I am a community member and a professional interested in theintellectual achievement of our young children. I am writing to youregarding your inquiry on whether to continue funding comprehensiveArts education for the elementary learners. I am aware that you areskeptical about the continued teaching of the subject at the level,but there are various aspects that I would invite you to indulge inbefore making the final decision. The principle objective of writingto you is that I believe we have a similar vision for our studentsand that our district has an opportunity to invest in Arts to produceversatile professionals. Arts is one of the subjects that shouldcontinue receiving funding because it molds students into aproductive workforce that can exploit the resources and opportunitiesin the 21st century.
First, although I am not an absolute art student, I have gone througha system that integrates the subject in other technical areas, andthe results have been marvelous. It is known to you and me that oureducation system seeks to produce versatile learners who can work invarious sectors of the economy. It is also factual that no professionis entirely biased of other related areas and, therefore, Arts remainimperative in the process of acquiring diverse skills (Eisner, 2002).Through Arts, I can relate the different aspects of the communityinto my technical profession, and I am always in a position to modifyvarious undertakings for the best interest of the society. Withoutsuch a broad knowledge, my technical skills would not easily blendwith the social needs. Additionally, I have found Arts imperative inexpanding my thoughts beyond my specialization. The rationale forthis is that the subject triggers the mind to think about thenumerous opportunities and challenges in the environment and how theycan be integrated into the different subjects. I consider it as aninvaluable prop to the primary objective of education to instillliteracy and make life better.
Secondly, the benefits of learning Arts have been captured in variousstudies and the difference it brings to student engagement andlearning in the classroom. First, learners with a background in Artshave shown improvement in their learning by relating differentpackets of knowledge. This has been informed by the fact that theobjective of gaining knowledge in various subjects is changing toreflect the needs of a given context and art offers such basicacquaintance (Eisner, 2002).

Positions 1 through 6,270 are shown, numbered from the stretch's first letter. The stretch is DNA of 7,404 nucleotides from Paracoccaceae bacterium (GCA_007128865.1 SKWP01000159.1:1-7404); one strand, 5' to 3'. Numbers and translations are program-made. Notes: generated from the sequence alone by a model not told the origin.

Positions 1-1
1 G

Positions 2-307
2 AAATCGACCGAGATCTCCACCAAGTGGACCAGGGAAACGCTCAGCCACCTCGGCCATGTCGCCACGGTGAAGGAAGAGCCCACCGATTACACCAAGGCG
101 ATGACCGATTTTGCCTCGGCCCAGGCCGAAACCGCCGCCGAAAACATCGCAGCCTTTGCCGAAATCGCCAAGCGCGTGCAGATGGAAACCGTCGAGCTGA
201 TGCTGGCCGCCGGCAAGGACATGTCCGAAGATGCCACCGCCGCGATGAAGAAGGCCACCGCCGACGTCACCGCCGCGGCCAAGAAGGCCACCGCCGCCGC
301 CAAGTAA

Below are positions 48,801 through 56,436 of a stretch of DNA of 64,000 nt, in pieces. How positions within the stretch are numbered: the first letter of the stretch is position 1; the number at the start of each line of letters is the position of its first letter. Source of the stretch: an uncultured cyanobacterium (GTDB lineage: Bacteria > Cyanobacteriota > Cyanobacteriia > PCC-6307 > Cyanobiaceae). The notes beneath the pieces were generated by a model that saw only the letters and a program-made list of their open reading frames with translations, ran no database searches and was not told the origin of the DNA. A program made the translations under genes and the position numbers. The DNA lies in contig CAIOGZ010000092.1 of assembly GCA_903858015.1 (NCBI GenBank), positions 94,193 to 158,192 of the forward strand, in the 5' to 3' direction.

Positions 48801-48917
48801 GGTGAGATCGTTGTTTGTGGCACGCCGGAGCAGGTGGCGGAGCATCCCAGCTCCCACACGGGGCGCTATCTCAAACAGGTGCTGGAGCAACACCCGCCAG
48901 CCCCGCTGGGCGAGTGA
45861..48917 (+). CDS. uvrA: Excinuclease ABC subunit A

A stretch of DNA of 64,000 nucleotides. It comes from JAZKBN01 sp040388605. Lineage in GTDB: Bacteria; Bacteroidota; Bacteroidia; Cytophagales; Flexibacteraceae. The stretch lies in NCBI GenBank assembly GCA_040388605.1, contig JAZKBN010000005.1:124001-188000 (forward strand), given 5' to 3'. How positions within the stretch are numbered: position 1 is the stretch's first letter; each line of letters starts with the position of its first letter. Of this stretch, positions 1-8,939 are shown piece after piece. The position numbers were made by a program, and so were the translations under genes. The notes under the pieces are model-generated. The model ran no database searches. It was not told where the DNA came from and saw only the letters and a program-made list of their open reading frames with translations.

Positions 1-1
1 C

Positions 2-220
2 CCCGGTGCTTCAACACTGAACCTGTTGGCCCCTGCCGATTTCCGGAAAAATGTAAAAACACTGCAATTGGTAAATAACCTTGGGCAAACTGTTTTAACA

In addition, art makes education an engagement of the importantpillars that support education in any given community includingparents, teachers, the government, and learners. Its practical natureinvites all of them to take in appreciating the role of creativityand integration of knowledge. For example, during exhibitions,students from different backgrounds and course orientations can takepart in showcasing their skills to different parties. Suchdemonstrations are informed by art and without it it would bedifficult to invite other parties to participate in education at theschool level actively. In the elementary schools, such an aspect ofart would not only instill confidence among learners but alsoacquaint them with how valuable their skills can be beneficial to thesociety.
When they have access to Arts, students of all backgrounds andcultures are more likely to cope with the demands of the 21st-centuryworkforce (California Alliance for ARTS Education, n.d). The currentoccupations require individuals who can combine their technical andsocial skills to understand the markets. For example, marketing isone of the mostly invested in occupation by companies in the variousindustries. However, a profound marketer needs to be acquainted notonly with the specifications of the product they are promoting butalso with the changing trends in the community. When introduced toArts at a tender age, the elementary learners can develop asystematic and autonomous way of understanding their environment andhow they can blend their careers with the changing needs. Inaddition, a survey conducted by Harris Poll indicates 93% of Americancitizens appreciate Arts to be critical in producing all-roundedstudents (California Alliance for ARTS Education, n.d). Therefore,failing to fund it at the elementary level would be against the viewsof the citizens whom the skills are intended to benefit.
Finally, it is evident that performing Arts is among the mostfulfilling careers in the country. The entertainment industry is welldeveloped, and it would be inappropriate if our school district doesnot encourage students to take advantage of the numerousopportunities. The days when individuals were encouraged to pursuemainstream careers are long gone because people have come toappreciate different subjects. This makes art a source of livelihoodfor thousands of citizens. Therefore, there is a likelihood that anumber of the students will take art as their career and it would bemore fulfilling if their skills are tapped in the elementary classes.
In conclusion, I would like to offer my advice in support of thecontinued funding of Arts in elementary schools. The move will helpstudents relate their education with their different environments andtrigger other key stakeholders to take part. In addition, it will bea prudent move to mold professionals who can cope with the currentjob demands. Although the learners may pursue different careers infuture, Arts will offer them a platform to be versatile andunderstand the contexts of work in a broader sense.
California Alliance for ARTS Education. (n.d). 10 important thingsto know about Arts education in California.
Eisner, E. W. (2002). The Arts and the creation of mind. NewHaven: Yale University Press.